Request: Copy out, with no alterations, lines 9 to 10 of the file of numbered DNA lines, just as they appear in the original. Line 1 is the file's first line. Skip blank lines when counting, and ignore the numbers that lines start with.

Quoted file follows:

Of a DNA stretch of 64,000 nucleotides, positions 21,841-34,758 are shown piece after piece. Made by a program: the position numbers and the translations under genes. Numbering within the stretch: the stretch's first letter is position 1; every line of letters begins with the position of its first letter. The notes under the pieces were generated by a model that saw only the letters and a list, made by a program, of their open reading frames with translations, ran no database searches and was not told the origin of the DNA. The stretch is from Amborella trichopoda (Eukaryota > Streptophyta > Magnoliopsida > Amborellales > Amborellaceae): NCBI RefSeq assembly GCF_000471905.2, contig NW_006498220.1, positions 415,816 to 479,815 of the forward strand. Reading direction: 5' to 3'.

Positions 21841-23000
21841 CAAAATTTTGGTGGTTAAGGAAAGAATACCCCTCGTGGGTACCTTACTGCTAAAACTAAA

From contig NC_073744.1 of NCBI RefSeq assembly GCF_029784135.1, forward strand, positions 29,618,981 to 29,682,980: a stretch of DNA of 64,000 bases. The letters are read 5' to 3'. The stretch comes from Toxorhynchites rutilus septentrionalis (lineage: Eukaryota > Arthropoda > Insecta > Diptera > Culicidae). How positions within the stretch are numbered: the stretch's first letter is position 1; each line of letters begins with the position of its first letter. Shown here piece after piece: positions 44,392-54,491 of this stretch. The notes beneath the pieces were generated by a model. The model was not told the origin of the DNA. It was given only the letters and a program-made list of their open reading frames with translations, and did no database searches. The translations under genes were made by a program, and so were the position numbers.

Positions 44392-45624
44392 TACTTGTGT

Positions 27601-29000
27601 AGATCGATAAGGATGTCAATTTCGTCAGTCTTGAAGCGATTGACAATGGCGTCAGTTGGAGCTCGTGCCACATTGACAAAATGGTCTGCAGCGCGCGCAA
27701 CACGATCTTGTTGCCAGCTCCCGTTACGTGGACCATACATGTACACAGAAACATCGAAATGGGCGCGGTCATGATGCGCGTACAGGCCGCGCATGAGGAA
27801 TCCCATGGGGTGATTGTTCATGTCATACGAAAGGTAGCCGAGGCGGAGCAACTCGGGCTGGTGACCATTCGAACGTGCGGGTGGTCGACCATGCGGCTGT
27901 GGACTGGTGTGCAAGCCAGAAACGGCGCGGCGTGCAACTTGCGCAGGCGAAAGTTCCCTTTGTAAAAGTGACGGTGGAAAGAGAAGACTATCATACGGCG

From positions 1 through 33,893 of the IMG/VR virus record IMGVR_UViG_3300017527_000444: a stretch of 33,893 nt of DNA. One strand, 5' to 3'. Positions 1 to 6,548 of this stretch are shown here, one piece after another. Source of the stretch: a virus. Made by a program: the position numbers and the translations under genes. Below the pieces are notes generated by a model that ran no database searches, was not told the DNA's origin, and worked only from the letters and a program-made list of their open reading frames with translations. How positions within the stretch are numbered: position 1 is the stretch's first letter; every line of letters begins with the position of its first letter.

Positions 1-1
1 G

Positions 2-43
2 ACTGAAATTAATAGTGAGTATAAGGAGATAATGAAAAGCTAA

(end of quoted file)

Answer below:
27701 CACGATCTTGTTGCCAGCTCCCGTTACGTGGACCATACATGTACACAGAAACATCGAAATGGGCGCGGTCATGATGCGCGTACAGGCCGCGCATGAGGAA
27801 TCCCATGGGGTGATTGTTCATGTCATACGAAAGGTAGCCGAGGCGGAGCAACTCGGGCTGGTGACCATTCGAACGTGCGGGTGGTCGACCATGCGGCTGT